Coming up very soon:
TELL ME WHERE YOUR FREEDOM LIES
Opening Wednesday 24th May 6-8.30
24/05 until 17/06
Jeffrey Bligh by David Thorp
Image: Jeffrey Bligh by David Thorp
3D printed figure, book - Franz Kafka: Metamorphosis, 4 images framed
‘Freedom Lies’ video/film
Finch currently works with an archive of some 3000 images scanned from a set of 1950s encyclopaedias entitled The Book of Knowledge. He has made 200 digital prints from these appropriated images since 2014. Since 2022 he has worked these images as video montages, exploring both their contextual resonance and their impact on the present. The screened video, Freedom Lies, has been made especially for this exhibition and explores through image montage, text and music the lyrics of the 1967 Doors song, The Crystal Ship which is a lucid reflection on distraction and spectacle and from which the exhibition’s title is taken.
The ‘tubism’ paintings
The attempt is to engage the viewer in as many ways as possible – visually, emotionally and intellectually. Colour, light and trompe l’oeil inform and influence much of this abstract expressionist work which is once again becoming a relevant kind of practice valuing freedom, spontaneity and personal expression. The idea for the ’tubism’ paintings is to sculpt colour that the viewer can enter into reflecting metaphysical polarities of presence and absence, concealment and revelation.
‘There is no such thing as good painting about nothing ‘ Rothko
Hilary Prosser has a recent MA in Anthropology and an acute interest in human interaction. 'Help' is a selection of personal ads - the handmade variety - those seen on public noticeboards around the UK over the last decade. These notices can be read individually as short stories but they also raise questions about vulnerability and exploitation. Fascinated by the language and materials used in these public requests and offers of help, Prosser has made facsimiles of these intimate, often poignant, cards, posters and flyers. She has used a variety of techniques including embroidery to reflect the techniques used to make the originals and also reflecting their different material qualities.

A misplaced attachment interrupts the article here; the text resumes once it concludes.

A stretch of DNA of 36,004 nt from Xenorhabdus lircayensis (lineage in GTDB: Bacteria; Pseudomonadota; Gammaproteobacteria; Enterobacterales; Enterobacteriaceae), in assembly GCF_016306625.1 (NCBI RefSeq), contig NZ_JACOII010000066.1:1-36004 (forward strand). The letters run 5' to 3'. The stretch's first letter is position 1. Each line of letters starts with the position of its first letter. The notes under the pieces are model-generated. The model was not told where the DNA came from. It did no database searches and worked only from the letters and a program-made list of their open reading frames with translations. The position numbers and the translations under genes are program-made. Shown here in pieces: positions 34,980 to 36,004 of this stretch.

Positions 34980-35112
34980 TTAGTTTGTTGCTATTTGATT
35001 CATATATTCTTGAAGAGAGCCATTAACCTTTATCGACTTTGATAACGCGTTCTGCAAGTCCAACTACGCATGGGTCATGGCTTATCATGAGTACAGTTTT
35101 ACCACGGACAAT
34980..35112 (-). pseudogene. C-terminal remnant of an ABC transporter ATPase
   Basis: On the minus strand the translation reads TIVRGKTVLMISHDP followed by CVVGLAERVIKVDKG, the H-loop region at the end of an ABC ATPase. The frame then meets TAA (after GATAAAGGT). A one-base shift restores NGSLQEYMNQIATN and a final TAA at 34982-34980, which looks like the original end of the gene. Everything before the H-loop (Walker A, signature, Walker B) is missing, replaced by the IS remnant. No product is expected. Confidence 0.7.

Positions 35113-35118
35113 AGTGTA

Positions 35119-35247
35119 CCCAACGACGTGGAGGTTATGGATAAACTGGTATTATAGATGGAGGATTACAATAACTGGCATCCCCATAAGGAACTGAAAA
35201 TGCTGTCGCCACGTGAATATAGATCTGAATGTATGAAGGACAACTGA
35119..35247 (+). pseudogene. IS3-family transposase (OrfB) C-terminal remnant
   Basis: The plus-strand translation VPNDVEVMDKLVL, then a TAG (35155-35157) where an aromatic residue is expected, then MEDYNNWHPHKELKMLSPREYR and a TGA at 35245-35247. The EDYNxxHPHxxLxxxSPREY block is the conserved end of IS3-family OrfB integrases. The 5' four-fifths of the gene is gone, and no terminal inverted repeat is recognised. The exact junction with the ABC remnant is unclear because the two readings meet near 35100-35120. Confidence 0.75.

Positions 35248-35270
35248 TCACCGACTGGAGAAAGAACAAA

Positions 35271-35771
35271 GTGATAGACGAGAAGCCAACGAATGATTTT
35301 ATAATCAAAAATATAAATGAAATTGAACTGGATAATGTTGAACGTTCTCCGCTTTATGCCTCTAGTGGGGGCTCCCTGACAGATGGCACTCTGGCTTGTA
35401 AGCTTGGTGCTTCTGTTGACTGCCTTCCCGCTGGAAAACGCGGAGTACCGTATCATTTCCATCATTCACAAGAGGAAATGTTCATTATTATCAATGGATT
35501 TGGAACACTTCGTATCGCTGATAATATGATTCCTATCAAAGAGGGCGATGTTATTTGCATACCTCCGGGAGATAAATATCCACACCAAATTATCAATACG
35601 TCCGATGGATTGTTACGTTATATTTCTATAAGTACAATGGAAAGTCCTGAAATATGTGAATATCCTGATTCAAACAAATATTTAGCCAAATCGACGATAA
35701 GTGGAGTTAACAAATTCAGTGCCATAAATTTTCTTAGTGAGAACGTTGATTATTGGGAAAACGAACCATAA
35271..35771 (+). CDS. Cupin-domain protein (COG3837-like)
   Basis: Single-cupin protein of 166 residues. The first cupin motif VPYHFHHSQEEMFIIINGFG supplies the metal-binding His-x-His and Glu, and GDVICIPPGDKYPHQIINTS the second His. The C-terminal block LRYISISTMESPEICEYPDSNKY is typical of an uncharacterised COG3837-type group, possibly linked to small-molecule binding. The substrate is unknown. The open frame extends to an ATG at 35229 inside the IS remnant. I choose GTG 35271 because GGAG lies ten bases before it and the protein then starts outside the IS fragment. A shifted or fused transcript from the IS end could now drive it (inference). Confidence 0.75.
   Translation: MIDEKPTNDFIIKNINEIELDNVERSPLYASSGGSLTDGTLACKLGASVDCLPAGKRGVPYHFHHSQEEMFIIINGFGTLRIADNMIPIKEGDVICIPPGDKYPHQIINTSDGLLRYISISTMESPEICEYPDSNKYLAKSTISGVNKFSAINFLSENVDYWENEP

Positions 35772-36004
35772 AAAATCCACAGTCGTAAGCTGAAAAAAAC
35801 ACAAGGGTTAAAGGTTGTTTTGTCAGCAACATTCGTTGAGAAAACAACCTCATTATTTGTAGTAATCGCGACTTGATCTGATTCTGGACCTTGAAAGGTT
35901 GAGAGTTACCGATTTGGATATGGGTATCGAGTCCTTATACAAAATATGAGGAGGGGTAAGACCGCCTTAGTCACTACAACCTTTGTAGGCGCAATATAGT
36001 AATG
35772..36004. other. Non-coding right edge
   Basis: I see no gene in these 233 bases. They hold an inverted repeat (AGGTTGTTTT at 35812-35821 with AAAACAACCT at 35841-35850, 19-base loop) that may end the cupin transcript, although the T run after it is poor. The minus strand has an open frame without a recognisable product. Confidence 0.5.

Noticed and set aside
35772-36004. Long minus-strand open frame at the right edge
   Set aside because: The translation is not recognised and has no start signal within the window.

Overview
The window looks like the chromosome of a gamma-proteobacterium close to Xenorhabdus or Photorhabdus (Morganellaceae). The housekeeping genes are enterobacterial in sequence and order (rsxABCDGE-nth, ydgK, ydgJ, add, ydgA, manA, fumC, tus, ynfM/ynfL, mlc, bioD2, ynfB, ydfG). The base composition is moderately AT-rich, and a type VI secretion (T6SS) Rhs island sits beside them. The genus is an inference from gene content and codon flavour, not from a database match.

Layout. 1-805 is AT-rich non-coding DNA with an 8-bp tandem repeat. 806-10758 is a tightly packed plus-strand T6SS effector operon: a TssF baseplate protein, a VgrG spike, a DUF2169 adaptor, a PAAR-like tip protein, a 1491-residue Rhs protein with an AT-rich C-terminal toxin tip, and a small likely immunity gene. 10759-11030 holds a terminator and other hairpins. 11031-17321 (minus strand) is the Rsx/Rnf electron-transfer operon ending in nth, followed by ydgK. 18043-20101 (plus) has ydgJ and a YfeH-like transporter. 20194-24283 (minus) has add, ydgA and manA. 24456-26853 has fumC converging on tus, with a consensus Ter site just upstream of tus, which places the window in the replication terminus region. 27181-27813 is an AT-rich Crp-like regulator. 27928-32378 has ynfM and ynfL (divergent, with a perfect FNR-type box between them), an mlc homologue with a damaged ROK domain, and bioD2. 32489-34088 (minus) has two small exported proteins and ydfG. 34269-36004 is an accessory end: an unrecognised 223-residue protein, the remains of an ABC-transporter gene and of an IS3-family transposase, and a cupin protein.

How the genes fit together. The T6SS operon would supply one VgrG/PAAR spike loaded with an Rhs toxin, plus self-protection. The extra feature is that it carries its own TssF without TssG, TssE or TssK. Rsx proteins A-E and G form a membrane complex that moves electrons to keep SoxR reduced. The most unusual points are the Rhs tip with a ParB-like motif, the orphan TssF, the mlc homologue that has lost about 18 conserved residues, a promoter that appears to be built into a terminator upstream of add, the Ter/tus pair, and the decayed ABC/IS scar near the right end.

‘The gradual ending’ and ‘Swoop’
Working with a multi-disciplinary practice, across painting, printing, needlework, weaving, collage and 3D scanning, Taylor converges historical references from analogue and digital archives: assembling, layering, painting and un-painting. These images and processes are linked by her pre-occupation with loss, redundancy and the ruin in visual culture, with an emphasis on the collapsing of hierarchies. Screen-printing, photocopiers and analogue projectors are used as much for their visual qualities as for their inherent ability to produce failures. Images are deleted, layered and obscured, producing palimpsests; images which have been altered so that they themselves become a ruin.
Jeffrey Bligh by David Thorp
David Thorp otherwise known as Jeffrey Bligh is looking at four images of himself.
Bligh and Thorp share some similarities. Jeffrey Bligh was adopted shortly after birth with his twin sister, and from then on, he was known as David Thorp. Recently, Thorp has returned as an artist to his birth name. Everything Jeffrey Bligh does, David Thorp does too. Here Jeffrey Bligh is looking at four images of himself writing out the whole of Metamorphosis by Franz Kafka which tells the story of the transformational change of the human ‘Gregor’ into a new body
Speculative Institute #5: Vacuum Distillery/construction.
Tom Wolseley has worked across installation, photography and film, exploring how the processes of the urban, buildings, capital and geology are reflected in culture both personal and collective. This project explores process and transformation between chemistry, place and people in a remote valley on Exmoor. How does changing the terms of the chemical reactions, in a still designed by Wolseley and bespoke manufactured in the UK, affect the process? The construction of a factory in the valley where he was born creates a ‘Speculative Institution’, where he explores how to manage change, as an artist, as a person and a necessity in the ongoing relationship to place. (European Social Fund supported)